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The Academy of Motion Picture Arts and Sciences had been presenting an annual award for excellence in motion pictures for only two years when Margaret Herrick began her first day as librarian at the Academy in 1931. The award had been known only as "the statuette," note editors of Merriam-Webster, Inc.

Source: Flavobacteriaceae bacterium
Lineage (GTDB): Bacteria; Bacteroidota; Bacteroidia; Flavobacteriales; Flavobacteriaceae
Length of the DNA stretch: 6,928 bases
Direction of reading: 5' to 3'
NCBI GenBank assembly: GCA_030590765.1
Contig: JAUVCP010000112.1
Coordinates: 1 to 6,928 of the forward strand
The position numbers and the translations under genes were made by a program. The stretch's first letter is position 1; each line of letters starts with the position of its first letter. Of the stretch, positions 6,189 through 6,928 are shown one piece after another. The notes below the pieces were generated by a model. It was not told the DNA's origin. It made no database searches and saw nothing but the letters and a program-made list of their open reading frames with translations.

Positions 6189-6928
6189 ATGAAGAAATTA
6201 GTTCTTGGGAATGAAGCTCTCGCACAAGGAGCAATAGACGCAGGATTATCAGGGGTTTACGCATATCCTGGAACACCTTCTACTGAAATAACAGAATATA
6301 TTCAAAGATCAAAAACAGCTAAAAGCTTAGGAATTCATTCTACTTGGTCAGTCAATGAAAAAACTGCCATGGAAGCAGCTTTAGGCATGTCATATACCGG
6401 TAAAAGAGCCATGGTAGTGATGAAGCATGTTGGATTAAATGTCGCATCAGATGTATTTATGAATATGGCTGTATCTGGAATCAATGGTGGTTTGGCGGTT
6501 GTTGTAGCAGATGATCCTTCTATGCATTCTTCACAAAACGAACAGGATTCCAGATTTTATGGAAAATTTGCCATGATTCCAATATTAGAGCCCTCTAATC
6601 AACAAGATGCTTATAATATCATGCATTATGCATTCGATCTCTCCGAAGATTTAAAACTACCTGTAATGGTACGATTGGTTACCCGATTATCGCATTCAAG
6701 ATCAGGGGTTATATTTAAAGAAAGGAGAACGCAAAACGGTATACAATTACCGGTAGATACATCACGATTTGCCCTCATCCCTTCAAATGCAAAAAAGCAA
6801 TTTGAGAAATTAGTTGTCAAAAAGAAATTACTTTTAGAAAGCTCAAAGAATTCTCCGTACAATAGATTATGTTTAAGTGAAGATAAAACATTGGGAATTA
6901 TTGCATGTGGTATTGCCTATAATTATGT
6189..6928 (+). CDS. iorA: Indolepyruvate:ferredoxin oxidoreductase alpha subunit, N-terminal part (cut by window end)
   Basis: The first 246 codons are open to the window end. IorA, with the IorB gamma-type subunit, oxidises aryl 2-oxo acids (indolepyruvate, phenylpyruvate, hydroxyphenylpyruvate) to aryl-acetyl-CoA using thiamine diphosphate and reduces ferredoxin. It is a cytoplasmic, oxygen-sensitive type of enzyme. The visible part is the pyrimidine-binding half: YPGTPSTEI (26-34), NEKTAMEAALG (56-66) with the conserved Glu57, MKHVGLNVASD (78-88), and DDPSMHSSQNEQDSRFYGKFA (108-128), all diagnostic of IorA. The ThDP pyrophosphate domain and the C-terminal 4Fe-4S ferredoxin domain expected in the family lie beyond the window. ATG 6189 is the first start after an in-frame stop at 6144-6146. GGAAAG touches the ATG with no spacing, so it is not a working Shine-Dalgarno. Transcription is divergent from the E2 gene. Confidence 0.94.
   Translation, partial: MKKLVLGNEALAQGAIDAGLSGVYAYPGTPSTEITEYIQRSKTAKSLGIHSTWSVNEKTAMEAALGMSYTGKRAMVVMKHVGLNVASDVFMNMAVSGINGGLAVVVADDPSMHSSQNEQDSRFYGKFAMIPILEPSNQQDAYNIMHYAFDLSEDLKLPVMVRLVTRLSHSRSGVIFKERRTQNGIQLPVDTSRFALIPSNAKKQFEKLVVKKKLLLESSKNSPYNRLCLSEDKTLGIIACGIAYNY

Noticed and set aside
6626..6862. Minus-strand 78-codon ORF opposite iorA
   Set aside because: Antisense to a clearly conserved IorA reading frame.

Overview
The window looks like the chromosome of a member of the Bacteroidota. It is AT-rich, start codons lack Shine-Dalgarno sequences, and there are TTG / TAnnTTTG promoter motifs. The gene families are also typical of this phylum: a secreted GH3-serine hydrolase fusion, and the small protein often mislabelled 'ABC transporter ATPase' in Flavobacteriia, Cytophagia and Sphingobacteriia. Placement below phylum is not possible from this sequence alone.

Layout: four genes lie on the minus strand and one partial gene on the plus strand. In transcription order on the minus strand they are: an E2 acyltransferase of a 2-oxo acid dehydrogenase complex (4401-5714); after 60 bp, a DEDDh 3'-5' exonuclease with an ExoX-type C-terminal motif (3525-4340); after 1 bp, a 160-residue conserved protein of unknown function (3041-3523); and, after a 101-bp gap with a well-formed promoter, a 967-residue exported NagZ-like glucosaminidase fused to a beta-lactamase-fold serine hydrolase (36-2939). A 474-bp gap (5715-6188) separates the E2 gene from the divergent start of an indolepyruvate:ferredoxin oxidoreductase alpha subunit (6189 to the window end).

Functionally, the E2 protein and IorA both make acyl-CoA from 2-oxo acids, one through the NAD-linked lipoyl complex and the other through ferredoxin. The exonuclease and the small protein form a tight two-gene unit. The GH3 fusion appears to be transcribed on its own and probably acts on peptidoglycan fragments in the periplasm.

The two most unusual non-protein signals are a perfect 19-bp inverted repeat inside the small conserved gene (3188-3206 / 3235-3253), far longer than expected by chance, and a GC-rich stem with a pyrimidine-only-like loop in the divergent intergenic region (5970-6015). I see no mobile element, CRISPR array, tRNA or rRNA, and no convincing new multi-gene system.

On seeing an award on the desk of an executive, Herrick remarked, "He reminds me of my Uncle Oscar," referring to Oscar Pierce, a Texas fruit and wheat grower (who in reality was her mother's first cousin). A columnist overheard her remark and reported the next day, "Employees have affectionately dubbed their famous statuette `Oscar.'"